I’ve been researching and listening to lots of debate recently with regard to the argument that self publishing would never be the preferred route to go, if given the choice of a traditional publishing deal. It seems the more and more I hear, the curiouser and curiouser the debate becomes.
Let’s face it – if any of us unpublished writers were truly given that choice today, right now, this morning, we would more than likely grab the publishing house, the editor and the future relationship that they bring. We would grab it firmly by the cojones, take it back home, cuddle it under our duvet and never let it out of our sight. We would announce to the world that we are in bed with Harper Collins, Orion, whoever... We would break out the bubbly that's been chilling for years, waiting for our overnight success, and we'd find it hard to wipe the smile from our face. Or would we?
Because it does seem that more and more people are actually making the other choice. Yes, choice. The choice thing has been quite a shocker to me. What? Proper writers really want to do this? I, like many, have always seen the self publishing option as a last resort. The stigma attached to it, I believed, would only ever see me as someone who had to publish their own novel. However, now, having looked into it, discussed it, raped and plundered the world wide web for information, read some really informative books on the subject , I now believe, that just like has happened in the music business with digital downloads, the tide is possibly turning in the publishing industry.
I’ve found several successful writers and by that, I mean writers of good books, who have found success by making the choice to self- publish. I’m not just talking about the John Lockes of this world or the Amanda Hockings - though their experience is uplifting – I mean people who walk and talk in our world, people we know out there in the blogosphere. (Hi Talli, Mel, Catherine)
So why? Why are people choosing the route? And what will happen to the industry if the trend continues? My worry is that the digital world will be overrun with books of questionable writing and this IS a problem. During my own research, I downloaded some books that had never seen a proper edit, had fairly dodgy covers and honestly, I could not read past page three or four. However, I’ve also downloaded some fabulous reads and believe that good writing will win out. Readers are a discerning lot and very capable of finding books that interest them, whether that be via a traditional method by browsing through a bookstore, or choosing an ebook. (Plus, the Amazon ability to ‘try before you buy’ often allows you to download that first few pages, which does stop a few buying errors.)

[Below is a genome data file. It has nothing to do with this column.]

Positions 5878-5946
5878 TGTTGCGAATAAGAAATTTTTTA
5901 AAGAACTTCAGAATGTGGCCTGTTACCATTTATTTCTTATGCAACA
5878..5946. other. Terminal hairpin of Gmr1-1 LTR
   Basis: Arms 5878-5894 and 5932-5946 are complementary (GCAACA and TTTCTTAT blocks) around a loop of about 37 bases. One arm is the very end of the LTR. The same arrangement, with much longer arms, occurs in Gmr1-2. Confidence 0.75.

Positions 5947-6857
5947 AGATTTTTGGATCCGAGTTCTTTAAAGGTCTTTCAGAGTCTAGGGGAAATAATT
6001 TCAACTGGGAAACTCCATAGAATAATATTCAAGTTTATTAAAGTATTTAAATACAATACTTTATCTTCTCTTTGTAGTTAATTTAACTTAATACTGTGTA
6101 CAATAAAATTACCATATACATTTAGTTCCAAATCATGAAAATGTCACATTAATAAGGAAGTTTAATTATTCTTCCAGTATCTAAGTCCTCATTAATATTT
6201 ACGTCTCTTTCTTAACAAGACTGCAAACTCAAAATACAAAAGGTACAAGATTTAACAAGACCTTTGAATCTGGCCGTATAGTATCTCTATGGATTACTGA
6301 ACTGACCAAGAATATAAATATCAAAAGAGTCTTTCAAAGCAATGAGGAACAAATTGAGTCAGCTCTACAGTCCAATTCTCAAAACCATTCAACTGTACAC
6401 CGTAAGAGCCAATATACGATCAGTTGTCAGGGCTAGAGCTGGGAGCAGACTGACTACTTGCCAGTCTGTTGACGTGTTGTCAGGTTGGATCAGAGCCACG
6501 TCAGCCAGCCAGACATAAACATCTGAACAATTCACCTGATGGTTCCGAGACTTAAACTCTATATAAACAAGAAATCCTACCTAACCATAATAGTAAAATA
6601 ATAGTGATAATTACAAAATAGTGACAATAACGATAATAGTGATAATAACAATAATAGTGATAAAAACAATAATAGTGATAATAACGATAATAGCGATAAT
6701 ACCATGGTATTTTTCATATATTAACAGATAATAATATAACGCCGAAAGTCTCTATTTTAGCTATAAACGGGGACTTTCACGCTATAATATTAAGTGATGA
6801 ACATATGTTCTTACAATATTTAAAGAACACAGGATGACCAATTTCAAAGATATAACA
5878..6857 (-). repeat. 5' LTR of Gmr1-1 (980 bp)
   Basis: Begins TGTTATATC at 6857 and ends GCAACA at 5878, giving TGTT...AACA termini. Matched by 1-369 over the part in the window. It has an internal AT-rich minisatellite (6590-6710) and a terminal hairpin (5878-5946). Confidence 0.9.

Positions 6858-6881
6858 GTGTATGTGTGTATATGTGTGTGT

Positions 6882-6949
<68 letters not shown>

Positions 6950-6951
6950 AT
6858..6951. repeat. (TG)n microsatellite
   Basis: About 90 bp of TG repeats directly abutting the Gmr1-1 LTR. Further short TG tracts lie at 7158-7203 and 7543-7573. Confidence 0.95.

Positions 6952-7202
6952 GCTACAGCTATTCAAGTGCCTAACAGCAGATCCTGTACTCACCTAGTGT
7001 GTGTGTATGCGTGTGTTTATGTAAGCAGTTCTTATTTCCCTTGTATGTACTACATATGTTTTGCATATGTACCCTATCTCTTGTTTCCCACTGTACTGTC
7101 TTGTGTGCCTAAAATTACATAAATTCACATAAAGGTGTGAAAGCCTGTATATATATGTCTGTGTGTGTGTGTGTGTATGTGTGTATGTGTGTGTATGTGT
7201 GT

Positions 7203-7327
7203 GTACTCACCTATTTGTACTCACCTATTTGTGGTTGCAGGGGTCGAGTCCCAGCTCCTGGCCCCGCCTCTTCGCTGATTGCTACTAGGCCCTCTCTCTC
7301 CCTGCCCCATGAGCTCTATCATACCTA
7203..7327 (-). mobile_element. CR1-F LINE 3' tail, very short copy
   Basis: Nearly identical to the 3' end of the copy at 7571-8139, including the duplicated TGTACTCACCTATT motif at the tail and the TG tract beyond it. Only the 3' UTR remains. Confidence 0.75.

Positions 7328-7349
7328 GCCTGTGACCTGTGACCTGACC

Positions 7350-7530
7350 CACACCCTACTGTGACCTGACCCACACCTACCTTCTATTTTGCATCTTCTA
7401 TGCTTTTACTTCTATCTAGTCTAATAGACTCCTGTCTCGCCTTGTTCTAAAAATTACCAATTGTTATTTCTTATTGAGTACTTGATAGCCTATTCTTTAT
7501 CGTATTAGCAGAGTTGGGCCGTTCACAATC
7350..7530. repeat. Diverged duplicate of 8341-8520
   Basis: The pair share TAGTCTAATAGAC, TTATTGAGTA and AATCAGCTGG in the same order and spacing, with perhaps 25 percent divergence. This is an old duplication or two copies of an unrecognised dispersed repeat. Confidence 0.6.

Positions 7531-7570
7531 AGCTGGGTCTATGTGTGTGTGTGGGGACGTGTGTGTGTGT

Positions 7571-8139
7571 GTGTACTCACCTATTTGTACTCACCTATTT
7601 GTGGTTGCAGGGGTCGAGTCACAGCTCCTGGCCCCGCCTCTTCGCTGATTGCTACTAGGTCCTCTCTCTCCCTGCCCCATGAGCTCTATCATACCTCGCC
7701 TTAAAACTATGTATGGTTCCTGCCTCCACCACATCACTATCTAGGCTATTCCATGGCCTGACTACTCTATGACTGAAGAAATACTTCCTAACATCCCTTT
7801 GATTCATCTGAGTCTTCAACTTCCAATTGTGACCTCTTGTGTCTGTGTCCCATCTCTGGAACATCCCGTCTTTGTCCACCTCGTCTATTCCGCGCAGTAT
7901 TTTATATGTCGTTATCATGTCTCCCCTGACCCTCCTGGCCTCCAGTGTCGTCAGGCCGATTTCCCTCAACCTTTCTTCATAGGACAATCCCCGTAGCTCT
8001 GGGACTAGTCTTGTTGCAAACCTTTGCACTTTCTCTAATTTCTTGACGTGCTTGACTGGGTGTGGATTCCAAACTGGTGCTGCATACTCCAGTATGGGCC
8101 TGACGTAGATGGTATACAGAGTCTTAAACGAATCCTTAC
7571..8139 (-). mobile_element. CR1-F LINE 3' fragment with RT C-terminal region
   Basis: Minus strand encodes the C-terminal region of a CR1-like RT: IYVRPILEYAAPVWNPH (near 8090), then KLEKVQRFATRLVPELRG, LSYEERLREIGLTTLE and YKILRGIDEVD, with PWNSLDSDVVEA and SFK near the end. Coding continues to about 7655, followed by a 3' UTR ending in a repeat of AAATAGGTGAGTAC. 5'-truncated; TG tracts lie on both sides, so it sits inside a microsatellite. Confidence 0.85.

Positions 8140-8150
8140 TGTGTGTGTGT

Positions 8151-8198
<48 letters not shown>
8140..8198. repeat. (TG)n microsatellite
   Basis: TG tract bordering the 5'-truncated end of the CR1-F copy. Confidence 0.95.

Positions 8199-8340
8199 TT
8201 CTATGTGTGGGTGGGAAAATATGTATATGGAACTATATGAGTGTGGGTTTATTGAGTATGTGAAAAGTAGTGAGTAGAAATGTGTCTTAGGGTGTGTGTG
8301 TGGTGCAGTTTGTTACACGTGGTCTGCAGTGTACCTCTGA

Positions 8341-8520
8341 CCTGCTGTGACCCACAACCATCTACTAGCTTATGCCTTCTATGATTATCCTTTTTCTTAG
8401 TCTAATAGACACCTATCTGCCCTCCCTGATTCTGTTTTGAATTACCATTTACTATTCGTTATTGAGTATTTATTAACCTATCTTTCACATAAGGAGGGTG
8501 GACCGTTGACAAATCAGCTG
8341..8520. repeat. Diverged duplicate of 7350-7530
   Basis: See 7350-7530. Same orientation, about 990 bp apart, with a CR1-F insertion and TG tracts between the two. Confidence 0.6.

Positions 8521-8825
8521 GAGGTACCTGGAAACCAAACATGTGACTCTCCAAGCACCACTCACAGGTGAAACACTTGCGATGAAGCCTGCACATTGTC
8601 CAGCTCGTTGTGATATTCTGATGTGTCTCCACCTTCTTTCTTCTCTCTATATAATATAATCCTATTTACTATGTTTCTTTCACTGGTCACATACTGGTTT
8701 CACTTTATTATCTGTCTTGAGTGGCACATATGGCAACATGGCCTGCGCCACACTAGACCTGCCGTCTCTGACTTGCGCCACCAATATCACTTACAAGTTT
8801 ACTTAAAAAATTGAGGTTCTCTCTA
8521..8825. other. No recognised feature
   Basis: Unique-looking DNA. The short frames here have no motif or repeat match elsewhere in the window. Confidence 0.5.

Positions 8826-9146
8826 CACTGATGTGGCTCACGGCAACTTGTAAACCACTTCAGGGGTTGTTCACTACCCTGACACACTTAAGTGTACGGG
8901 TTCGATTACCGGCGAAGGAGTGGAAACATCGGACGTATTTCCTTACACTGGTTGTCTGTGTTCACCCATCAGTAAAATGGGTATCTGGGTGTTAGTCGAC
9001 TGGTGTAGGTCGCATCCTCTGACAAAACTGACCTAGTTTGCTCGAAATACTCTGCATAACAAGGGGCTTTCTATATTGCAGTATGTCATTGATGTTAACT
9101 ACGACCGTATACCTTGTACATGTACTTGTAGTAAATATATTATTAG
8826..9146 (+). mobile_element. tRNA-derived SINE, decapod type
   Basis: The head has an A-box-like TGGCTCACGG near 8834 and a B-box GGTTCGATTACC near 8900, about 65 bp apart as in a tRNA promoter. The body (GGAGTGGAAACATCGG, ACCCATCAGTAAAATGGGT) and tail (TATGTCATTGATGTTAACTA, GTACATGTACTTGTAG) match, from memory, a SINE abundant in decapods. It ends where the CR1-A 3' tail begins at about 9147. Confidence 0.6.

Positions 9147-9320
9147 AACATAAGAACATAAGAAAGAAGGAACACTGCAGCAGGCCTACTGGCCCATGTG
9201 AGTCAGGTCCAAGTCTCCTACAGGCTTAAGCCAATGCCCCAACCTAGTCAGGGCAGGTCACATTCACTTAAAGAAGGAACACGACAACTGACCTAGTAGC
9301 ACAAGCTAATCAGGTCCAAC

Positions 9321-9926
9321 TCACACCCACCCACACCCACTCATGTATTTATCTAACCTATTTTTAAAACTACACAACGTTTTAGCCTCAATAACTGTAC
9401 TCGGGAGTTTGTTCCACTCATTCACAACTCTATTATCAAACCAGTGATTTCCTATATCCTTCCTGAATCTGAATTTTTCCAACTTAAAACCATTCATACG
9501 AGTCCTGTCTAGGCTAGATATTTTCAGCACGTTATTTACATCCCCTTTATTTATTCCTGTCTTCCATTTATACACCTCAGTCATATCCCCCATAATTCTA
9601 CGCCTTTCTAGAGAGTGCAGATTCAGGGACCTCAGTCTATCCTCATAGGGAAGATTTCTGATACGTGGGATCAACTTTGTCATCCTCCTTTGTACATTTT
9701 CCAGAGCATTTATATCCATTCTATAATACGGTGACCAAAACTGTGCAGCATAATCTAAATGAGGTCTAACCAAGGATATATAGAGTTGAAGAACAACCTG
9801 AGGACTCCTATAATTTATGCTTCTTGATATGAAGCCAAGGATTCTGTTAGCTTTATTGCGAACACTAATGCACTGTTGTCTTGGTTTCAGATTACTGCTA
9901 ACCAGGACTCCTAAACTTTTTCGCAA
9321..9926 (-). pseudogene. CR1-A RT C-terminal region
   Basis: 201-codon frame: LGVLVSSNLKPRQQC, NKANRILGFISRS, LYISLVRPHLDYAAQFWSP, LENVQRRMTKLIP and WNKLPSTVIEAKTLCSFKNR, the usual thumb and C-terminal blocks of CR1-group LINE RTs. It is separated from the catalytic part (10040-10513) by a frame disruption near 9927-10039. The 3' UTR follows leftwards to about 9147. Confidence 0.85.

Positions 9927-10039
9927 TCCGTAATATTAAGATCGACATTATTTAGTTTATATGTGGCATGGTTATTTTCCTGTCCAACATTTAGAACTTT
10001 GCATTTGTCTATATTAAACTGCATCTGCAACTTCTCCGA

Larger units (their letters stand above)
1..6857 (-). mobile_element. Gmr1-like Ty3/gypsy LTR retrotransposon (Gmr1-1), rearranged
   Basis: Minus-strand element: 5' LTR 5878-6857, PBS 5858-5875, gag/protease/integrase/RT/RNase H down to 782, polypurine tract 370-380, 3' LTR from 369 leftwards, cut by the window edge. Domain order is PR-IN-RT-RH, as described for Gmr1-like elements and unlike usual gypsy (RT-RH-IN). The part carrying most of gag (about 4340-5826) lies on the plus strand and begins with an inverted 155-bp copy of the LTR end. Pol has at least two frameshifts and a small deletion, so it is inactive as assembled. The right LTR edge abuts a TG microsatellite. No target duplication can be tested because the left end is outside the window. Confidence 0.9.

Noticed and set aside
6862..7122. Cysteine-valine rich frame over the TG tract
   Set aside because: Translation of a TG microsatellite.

It’s clear that if you are contemplating self publishing, the worst thing to do is to consider it a last resort, and just upload those old manuscripts you have lying around. Instead, consider yourself an entrepreneur, launching a new business that has to work. You have a product you love and have faith in (your manuscript). You believe that the world should share in it. If so, treat it as you would if you’d invented a new wheel. Make sure the R&D (Research and Development) are thorough (i.e. make sure the ms is the very best it can be). Push it through the highest of standard checks (i.e. hire an editor, proof reader), make sure that the packaging will whet the buyer’s appetite (i.e. make sure the cover is one that someone would want to pick up on the 3 for 2 table in Waterstones.)
What are the downsides? Well, apart from the still existing stigma I mentioned above, there is the lack of an agent (though not always) and a publishing house.Those authors traditionally published claim both are vital. Also, there’s no advance, but the much higher royalty scheme should help compensate. Besides, from what I understand advances are not what they used to be, as industry margins come under increasing pressure. As a self published author, you won’t make it to that 3 for 2 section either. High street stores will not stock self published books. You also have to become your own self publicist and a good one at that, but again, I feel that this has changed in traditional publishing and many authors have to do this anyway.
Upsides? More control over your product (though not necessarily a good thing unless you really know what you’re doing). Instant publication i.e. once you’ve written that very best book it can be, had it edited, designed a cover – it takes hours, a few days at most before its out there in the world. So, little or no lag time... Better royalties, assuming of course you’ve done it right and are making sales.
So, bet you’re dying to know. Have I convinced myself? What I do know is that when I started to think about self publishing as an option for me, I didn’t have a clue what a minefield it is and indeed, how much work would be involved. Part of me was thinking ‘Why not just stick it up on Amazon and see what happens?’ WRONG!
Wrong, wrong, wrong at every level.
Either way? If Harper Collins phone and I head to the duvet smiling, or I decide to use Kindle Direct Publishing as a future route, my own new wheel still has a few kinks in it - I still have some work to do on that manuscript...